- Matthew Castro
The Need for Reformation
By Matthew Castro
At Redeemer Fellowship Church, we stand on the shoulders of giants, who came before us. Every year, we celebrate the Reformation at the end of October. In preparation of our worship service on November 1st 2020, we are writing a series of articles about the events that led to the Reformation and the results that followed. We begin with the rise of the papacy and canon law.
While October 31, 1517 is viewed as the beginning of the Reformation, the rise for the need of the Reformation and Martin Luther started centuries before. The High Medieval or Middle Ages (900-1300) gave birth to the great universities of Europe. In the year AD 1000, universities, which met in Gothic cathedrals, were created to understand and explore God’s revealed truth. This time period of Christian thought was called “Scholasticism.” The purpose of scholasticism was to reconcile Christian doctrine and human reason, and to arrange the teachings of the church in an orderly system.
The curriculum at the time in universities was limited to grammar, rhetoric, logic, arithmetic, geometry, music, and astronomy. There were only a few scholarly texts available in the early Middle Ages. These texts included Augustine, Pope Gregory the Great, and a few other church fathers.
In the latter half of the tenth century, a teacher of the cathedral school at Rheims named Gerbert, who eventually became Pope Sylvester II (999-1003), was sent to Spain to study mathematics. He was exposed to the culture of the ruling Muslims. When he returned to Rheims, he believed the church fathers were insufficient, and he began to teach Roman classics in their original Latin forms. Gerbert collected manuscripts and built a library of original sources. Scholasticism was known as a time of returning to the original sources.
With the rise of teachers and libraries, universities became centers, where masters and students debated texts and conclusions of Christian doctrine were being investigated. Many of the great universities like Paris, Oxford, Cambridge, and Bologna were founded at this time. The papacy saw scholasticism and universities as tools to craft logical frameworks that supported papal authority. The universities were then used to that end.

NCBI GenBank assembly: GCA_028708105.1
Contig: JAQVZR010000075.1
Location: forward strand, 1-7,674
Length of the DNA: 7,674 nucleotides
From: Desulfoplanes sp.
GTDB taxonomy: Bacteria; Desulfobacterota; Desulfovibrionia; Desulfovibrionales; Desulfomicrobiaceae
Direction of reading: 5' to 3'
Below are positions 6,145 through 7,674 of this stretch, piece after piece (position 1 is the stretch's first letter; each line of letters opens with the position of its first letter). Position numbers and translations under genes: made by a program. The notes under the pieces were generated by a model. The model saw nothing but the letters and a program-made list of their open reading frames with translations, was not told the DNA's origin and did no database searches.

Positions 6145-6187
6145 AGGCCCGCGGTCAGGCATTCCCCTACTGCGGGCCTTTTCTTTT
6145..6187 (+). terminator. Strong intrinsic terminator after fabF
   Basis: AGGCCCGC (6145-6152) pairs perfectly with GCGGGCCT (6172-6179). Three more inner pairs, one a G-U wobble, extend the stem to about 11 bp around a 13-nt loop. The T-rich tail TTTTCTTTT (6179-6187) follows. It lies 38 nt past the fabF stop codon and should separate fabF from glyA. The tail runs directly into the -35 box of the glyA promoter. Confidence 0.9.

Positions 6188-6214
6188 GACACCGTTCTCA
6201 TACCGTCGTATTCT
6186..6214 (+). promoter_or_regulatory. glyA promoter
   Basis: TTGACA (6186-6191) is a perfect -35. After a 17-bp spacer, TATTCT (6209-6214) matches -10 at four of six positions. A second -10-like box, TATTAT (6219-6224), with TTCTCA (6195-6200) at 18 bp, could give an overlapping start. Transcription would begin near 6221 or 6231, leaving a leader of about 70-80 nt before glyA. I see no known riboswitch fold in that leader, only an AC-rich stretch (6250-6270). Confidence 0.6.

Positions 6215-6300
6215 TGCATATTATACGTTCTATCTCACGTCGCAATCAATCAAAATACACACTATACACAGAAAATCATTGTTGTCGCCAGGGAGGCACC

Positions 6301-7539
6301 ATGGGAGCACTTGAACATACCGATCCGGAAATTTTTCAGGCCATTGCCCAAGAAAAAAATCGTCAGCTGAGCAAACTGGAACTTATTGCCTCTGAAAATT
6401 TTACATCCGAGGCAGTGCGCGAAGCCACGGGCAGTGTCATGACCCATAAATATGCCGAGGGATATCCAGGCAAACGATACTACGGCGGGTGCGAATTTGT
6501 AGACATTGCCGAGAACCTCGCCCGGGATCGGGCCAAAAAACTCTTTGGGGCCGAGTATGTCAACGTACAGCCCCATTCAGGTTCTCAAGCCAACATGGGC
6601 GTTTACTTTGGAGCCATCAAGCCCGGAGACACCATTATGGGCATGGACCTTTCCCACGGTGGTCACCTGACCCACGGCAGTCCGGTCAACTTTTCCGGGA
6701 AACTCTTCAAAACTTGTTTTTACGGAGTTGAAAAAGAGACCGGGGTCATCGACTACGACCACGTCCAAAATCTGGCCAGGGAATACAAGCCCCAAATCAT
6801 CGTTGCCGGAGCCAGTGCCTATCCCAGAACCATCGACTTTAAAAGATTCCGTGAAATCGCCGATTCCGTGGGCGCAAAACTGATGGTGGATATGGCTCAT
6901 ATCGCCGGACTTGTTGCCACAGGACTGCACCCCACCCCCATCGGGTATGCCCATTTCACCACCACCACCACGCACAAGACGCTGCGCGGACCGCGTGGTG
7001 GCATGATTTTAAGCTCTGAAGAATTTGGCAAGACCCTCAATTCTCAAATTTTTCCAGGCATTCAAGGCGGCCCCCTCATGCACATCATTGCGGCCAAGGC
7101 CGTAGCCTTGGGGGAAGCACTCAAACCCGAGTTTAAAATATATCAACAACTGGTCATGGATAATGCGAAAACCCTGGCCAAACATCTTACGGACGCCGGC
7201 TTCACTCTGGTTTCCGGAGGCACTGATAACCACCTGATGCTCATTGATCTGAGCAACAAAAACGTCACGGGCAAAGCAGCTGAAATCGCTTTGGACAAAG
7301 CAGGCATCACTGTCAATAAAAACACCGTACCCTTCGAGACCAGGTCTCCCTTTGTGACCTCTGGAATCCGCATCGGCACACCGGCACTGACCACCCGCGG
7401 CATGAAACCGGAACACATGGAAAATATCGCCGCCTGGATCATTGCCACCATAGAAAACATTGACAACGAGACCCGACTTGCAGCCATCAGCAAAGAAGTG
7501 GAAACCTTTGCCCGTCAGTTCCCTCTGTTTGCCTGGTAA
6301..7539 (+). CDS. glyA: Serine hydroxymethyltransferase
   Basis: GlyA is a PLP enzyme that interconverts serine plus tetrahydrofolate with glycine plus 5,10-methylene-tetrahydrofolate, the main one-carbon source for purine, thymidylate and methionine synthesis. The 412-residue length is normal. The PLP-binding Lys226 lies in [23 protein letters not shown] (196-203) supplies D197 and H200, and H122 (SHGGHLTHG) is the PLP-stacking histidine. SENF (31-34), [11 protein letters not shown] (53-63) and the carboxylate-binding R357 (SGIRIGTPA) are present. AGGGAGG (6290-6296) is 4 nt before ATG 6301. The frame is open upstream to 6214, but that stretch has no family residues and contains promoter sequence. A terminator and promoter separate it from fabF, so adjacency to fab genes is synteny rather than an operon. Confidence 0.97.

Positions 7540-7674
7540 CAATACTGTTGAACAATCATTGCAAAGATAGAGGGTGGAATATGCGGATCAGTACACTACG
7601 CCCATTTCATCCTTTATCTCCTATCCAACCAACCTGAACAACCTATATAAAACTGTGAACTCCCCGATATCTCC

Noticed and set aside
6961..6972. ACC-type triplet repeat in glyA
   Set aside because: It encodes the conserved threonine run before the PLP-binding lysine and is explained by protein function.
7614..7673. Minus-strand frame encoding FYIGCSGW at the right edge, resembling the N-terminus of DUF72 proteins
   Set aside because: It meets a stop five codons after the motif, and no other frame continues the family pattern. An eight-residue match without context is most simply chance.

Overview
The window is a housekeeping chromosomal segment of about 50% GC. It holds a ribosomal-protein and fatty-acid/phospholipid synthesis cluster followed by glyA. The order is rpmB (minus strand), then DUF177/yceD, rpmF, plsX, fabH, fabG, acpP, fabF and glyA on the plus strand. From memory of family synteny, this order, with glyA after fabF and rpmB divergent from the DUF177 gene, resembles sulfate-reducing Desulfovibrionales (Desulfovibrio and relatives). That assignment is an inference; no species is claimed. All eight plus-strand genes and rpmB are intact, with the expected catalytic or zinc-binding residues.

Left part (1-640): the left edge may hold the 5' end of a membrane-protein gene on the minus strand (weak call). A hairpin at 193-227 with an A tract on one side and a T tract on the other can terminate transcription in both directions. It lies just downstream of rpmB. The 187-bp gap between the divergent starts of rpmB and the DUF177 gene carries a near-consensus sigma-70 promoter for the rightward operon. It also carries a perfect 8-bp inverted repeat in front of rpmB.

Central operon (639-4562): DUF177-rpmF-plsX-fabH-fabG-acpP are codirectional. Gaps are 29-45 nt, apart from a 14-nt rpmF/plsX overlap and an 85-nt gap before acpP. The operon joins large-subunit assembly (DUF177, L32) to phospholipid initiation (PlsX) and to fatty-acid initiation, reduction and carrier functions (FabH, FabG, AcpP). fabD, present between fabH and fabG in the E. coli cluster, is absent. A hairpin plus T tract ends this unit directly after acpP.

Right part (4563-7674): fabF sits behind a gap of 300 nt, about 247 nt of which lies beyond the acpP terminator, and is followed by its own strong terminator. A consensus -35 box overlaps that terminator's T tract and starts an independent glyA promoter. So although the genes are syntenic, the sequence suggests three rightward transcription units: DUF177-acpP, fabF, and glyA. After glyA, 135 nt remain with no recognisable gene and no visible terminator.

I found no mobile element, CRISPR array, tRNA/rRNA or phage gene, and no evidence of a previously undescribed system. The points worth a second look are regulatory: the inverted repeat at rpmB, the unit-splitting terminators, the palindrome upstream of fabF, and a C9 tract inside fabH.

The University of Bologna in Italy in the twelfth century became the center of the study of Roman civil law and canon or church law. Canon law defined the rights, duties, and powers of all people and priests within the church. St. Felix of Bologna published a Harmony of Discordant Canons, which served to form later the Body of Canon Law. This collection of laws were used by the Catholic Church to control and direct the lives of every men. This included laws on baptisms, communion, excommunication, births, sex, marriage, and all others on life in and outside the church.
Canon law gave the papacy a rational legal basis to control the lives of every men. As a result, the papacy rose to preeminent power in the public life of Europe, and became the sole hegemony over the continent.
Pope Innocent III initiated this new found authority in canon law by claiming himself the “Vicar of Christ.” He applied Jeremiah 1:10 to himself, saying, “I have this day set thee over the nations and over the kingdoms, to root out, and to pull down, to destroy and to throw down, to build, and to plant.” Canon Law bestowed on him universal power over nations and kingdoms.
Universities and scholasticism not only gave the papacy rationalize power within canon law. This time period of scholarship presented the pope with an unshakable, rational theological construction of Christian society. In the thirteenth century, several writings of Aristotle had been discovered and re-introduced to Europe in the universities. Aristotelian philosophy presented a new worldview, which the popes used to expand their power.